Tuesday, May 8, 2012

Studying Romans

And so, now our Facebook Bible study (which I posted about here and here) has moved on to Romans. The perfect answer to James (Faith and Works), which is where we began our study. So here is what I posted...

[Note: we are covering chapters 1 through 4 of Romans. That's a huge and rather arbitrary section, but it wasn't my decision.]

Romans 1-4. That’s a pretty big selection. But it does get us to where Martin Luther made his disastrous mistake in contrasting Paul with James. As I had noted in an earlier comment, Luther called James “an epistle of straw,” and he thought that James should be removed from the Bible entirely. Luther preferred reading Paul exclusively on matters of “Faith and Works.” Where James says that our “works” justify us, Paul says, “…we maintain that a man is justified by faith apart from works of the Law.” (Romans 3:28)

I would argue that Paul is speaking specifically about the works of the Old “LAW” (that is, the rigorous commands that governed the Jews’ daily life) and not “good deeds” – whereas, James clearly refers to “works” as the acts of Christian charity which we are all called to perform. This distinction is made obvious when we read the full context of both Paul and James. Paul refers to circumcision as his primary example of “works” – but James refers to feeding the hungry, giving drink to the thirsty, and caring for those less fortunate. So Paul and James are writing about two different “works.” That is where Luther got confused.

Paul and James do not disagree on “Faith and Works” as Martin Luther would have us believe. We can see this in the example of Abraham.

James says this:
“You see that faith was working with his works, and as a result of the works, faith was perfected; and the Scripture was fulfilled which says, 'And Abraham believed God, and it was reckoned to him as righteousness,' and he was called the friend of God. You see that a man is justified by works and not by faith alone.” (2:22-24)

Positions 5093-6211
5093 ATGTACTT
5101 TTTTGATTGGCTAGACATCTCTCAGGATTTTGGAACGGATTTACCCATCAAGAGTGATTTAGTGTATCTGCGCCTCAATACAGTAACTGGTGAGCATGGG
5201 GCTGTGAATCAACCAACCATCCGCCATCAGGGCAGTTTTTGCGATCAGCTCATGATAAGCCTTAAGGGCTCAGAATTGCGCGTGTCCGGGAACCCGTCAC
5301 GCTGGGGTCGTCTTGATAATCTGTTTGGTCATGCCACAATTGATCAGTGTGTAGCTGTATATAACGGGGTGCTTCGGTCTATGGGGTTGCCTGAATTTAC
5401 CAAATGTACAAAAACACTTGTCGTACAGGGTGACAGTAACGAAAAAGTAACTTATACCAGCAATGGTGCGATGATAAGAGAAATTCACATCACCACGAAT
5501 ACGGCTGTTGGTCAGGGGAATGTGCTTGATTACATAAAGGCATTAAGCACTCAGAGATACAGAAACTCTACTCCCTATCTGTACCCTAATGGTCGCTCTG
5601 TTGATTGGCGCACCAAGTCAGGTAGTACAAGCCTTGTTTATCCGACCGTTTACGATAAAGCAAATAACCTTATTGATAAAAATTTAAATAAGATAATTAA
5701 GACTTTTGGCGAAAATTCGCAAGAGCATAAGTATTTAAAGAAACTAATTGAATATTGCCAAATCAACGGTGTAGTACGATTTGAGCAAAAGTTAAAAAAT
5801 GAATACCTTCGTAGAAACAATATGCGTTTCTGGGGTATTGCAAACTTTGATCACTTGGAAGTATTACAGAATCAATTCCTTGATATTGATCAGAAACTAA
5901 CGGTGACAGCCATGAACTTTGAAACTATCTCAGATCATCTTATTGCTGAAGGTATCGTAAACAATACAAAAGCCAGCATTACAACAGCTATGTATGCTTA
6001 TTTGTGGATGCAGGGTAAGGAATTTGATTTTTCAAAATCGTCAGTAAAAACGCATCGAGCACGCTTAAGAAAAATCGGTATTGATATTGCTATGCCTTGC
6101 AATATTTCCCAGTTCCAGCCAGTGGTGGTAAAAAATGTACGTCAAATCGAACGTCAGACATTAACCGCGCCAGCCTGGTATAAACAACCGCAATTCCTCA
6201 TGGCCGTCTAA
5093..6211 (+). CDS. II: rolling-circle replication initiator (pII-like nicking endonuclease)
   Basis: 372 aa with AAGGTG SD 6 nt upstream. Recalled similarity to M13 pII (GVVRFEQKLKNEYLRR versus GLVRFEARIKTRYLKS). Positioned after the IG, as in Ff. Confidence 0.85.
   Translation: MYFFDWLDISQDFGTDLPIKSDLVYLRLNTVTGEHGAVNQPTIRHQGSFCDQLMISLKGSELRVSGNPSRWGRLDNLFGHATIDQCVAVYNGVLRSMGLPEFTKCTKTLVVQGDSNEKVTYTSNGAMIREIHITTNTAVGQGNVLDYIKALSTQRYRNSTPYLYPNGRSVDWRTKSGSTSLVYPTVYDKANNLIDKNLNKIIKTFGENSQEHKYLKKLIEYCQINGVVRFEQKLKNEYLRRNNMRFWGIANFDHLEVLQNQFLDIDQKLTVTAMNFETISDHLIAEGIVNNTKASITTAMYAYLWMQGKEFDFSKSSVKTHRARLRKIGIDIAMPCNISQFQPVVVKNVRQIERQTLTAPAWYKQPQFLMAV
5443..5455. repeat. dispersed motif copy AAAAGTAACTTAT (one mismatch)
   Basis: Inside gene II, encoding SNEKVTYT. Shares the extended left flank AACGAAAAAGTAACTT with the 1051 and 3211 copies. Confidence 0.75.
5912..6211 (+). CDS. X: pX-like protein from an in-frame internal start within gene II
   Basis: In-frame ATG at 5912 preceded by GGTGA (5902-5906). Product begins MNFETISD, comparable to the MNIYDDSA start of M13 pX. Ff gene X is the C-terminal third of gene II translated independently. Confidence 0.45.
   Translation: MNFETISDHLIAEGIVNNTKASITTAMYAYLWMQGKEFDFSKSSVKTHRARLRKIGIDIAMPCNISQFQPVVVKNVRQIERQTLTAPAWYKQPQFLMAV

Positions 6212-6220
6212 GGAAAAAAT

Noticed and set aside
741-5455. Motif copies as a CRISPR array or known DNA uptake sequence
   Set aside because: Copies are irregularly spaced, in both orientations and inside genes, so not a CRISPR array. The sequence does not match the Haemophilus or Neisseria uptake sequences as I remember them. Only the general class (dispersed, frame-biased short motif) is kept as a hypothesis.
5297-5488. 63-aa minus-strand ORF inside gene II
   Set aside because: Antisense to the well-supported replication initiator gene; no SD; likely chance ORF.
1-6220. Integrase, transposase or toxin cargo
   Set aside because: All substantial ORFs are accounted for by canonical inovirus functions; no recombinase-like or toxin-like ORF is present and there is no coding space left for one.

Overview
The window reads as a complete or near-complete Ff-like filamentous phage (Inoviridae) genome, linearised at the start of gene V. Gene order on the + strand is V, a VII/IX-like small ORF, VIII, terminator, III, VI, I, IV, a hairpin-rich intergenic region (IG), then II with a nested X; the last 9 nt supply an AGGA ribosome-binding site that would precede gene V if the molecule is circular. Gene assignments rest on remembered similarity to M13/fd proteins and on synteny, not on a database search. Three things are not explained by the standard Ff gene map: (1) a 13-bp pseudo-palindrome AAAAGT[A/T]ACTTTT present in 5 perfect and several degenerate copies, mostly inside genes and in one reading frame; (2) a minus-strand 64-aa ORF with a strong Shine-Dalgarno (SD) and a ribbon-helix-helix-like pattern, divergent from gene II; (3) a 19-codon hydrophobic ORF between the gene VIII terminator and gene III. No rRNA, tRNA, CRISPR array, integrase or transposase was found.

James does not deny that faith is an important part of our justification. He only says that faith and works must go together. And that “Faith Alone” is a false notion.

Now look at what Paul says in Romans:
“For we say, ‘Faith was credited to Abraham as righteousness.’ How then was it credited? While he was circumcised, or uncircumcised? Not while circumcised, but while uncircumcised; and he received the sign of circumcision, a seal of the righteousness of the faith which he had while uncircumcised, so that he might be the father of all who believe without being circumcised, that righteousness might be credited to them…” (4:9-11)

Paul is obviously focusing on the “ritual law” of the Jews (circumcision is the example he uses) which he calls “works of the Law.” He is telling us that Christians do not have to follow these Old Law rituals. These things do not justify us. But Paul is not saying that we can ignore good deeds (helping those in need). Paul is not preaching “Faith Alone” apart from good works.

The Protestant slogan “Faith Alone” is troublesome to me. It is an unbiblical idea and Martin Luther proved that by suggesting that the Letter of James should be cut out of Scripture. Can anyone here explain how James and Paul together give us the doctrine of “Faith Alone”?

No comments:

Post a Comment